Why should academics go on Question Time?

Academics made 49 appearances on the weekly BBC debate show over a nine-year period – researchers explore what they and their universities gained

June 26, 2024
Question Time programme with Fiona Bruce and the audience
Source: BBC Question Time on BBC One and BBC iPlayer

If regular panellists are to be believed, appearing on the BBC’s flagship political debate programme can give academics a platform in front of millions of television viewers, can boost their university’s status and can potentially educate the public.

A Cardiff University analysis of the 1,734 guest slots on Question Time over a nine-year period found that the BBC relied heavily on a small number of right-wing pundits – but also included 49 appearances by academics.

“The Question Time panel is supposed to be reflective of civil society and political life. It brings together both sides of those debates, and academics have an important role to play in that,” Matt Walsh, head of Cardiff’s School of Journalism, Media and Culture, told Times Higher Education.

“Sometimes they’re experts in political affairs. But often they’re experts who are economists, or experts who are public health figures. They have a specific expertise that is important to tackle the issues of the day.”

The analysis of 352 programmes between September 2014 and July 2023 showed that there was a big increase in the number of experts used during and immediately after the Covid-19 pandemic – with 10 appearances by academics in 2019-20 and 15 in 2020-21.

Dr Walsh said it was important that experts were available to help inform the public during national debates, especially around issues connected to science and their research.

“Academics were able to answer questions in a way that was understandable to a lay audience and were able to translate their research and expertise in a way which was communicable,” he said.

Devi Sridhar, a professor of global public health at the University of Edinburgh who appeared on the show three times during the pandemic, said the main benefit was in bringing an independent public health perspective to a global issue.

“I felt it was important for experts without a clear political bias to explain what was happening with Covid-19, what the options were for governments in terms of the policy choices and the knowns and unknowns,” she said.

“I wasn’t trying to advocate for one political party or another or have an agenda beyond informing people of the public health dimensions of the crisis.”

Peter Openshaw, a respiratory physician and professor of experimental medicine at Imperial College London, said his clinical background had served as good training for his three appearances, which had helped him fulfil his role as an educator.

“We’re not just there to educate our own students at universities, but also to have a wider role in educating the public and to play a part in promoting public education of science as it unfolds,” he added.

Panellists often have to share the stage with politicians, journalists or, as in Professor Openshaw’s case, comedians such as Ruby Wax. He said it could be difficult to know how much to “stay in lane” as an academic on the panel, which could often face unexpected questions.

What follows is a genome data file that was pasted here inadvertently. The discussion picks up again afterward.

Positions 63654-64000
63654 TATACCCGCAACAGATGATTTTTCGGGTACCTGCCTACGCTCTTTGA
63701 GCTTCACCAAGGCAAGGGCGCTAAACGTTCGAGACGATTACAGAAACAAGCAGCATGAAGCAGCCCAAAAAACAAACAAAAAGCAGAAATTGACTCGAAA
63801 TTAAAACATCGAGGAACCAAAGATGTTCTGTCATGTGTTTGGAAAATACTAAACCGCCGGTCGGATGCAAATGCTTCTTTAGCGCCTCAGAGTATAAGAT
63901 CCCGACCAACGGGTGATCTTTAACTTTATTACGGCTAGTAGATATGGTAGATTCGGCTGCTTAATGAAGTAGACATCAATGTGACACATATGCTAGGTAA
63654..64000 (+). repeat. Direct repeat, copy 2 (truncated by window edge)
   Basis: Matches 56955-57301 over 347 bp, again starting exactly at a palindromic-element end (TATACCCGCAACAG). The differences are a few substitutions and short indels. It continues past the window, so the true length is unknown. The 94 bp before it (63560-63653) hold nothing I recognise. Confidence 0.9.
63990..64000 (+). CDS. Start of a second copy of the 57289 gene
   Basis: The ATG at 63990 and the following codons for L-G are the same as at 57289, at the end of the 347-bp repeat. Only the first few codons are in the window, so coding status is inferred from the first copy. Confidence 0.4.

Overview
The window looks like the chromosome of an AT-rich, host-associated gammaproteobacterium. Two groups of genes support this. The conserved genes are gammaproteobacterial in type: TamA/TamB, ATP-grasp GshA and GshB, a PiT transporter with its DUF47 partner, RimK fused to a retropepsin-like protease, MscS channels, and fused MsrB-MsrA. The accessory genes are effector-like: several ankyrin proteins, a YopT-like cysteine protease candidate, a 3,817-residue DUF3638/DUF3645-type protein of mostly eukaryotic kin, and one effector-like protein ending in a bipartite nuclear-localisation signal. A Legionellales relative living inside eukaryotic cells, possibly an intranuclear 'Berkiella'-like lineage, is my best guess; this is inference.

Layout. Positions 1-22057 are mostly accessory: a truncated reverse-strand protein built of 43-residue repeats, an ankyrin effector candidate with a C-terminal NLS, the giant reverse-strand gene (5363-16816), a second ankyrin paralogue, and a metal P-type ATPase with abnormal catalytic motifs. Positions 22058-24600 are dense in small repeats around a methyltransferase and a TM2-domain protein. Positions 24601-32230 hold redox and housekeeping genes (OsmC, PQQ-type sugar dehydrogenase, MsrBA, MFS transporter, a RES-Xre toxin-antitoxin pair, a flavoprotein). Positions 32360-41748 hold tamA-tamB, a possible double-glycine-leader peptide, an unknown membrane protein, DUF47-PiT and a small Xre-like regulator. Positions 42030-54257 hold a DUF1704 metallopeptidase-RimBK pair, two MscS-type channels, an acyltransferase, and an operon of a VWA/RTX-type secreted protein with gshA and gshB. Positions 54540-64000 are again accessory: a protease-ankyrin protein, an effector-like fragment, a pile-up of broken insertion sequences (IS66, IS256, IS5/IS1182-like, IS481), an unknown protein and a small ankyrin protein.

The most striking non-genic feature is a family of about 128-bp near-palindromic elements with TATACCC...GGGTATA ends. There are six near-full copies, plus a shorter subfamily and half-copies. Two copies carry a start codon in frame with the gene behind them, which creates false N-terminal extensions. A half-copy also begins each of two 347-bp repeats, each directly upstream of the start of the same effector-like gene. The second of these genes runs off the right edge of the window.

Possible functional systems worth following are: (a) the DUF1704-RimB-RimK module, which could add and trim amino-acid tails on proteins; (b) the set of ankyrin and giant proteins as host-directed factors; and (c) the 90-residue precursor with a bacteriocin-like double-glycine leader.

“I remember being asked by [current host] Fiona Bruce about small boats [carrying people across the English Channel]…but talking about the internationalism and the openness of science and the vital importance of enriching science by academic exchange actually got the biggest round of applause,” he said.

“Allowing yourself to go out of lane but also trying to speak to something you know about can be a very important part of doing this type of work.”

Professor Openshaw said Question Time had helped to raise Imperial’s status and had been one reason why the institution has performed so highly in some recent global university rankings.

The most frequent academic panellist across the 352 programmes analysed was Anand Menon, a King’s College London professor and director of the UK in a Changing Europe thinktank, who appeared five times.

Speaking in front of millions of viewers can also boost an academic’s own public profile, according to Sarah Churchwell, professor of American literature and public understanding of the humanities at the School of Advanced Study, University of London.

“Public engagement with humanities ideas was already embedded in my work, so QT was an obvious thing for me to do,” she said.

“But media reach is one measure of the impact of one’s academic profile, and QT is a good way to demonstrate that.”

Professor Churchwell, who appeared three times on the show during the research period, said academics were at a disadvantage compared with most politicians, who have staff to help them prepare.

“It is very difficult to juggle big media commitments like this with other work – you have to be ready to drop everything on the day and prep for it, and then travel anywhere in the country to be in front of a live audience. If you have a lecture or seminar to deliver that day, it’s tricky.”


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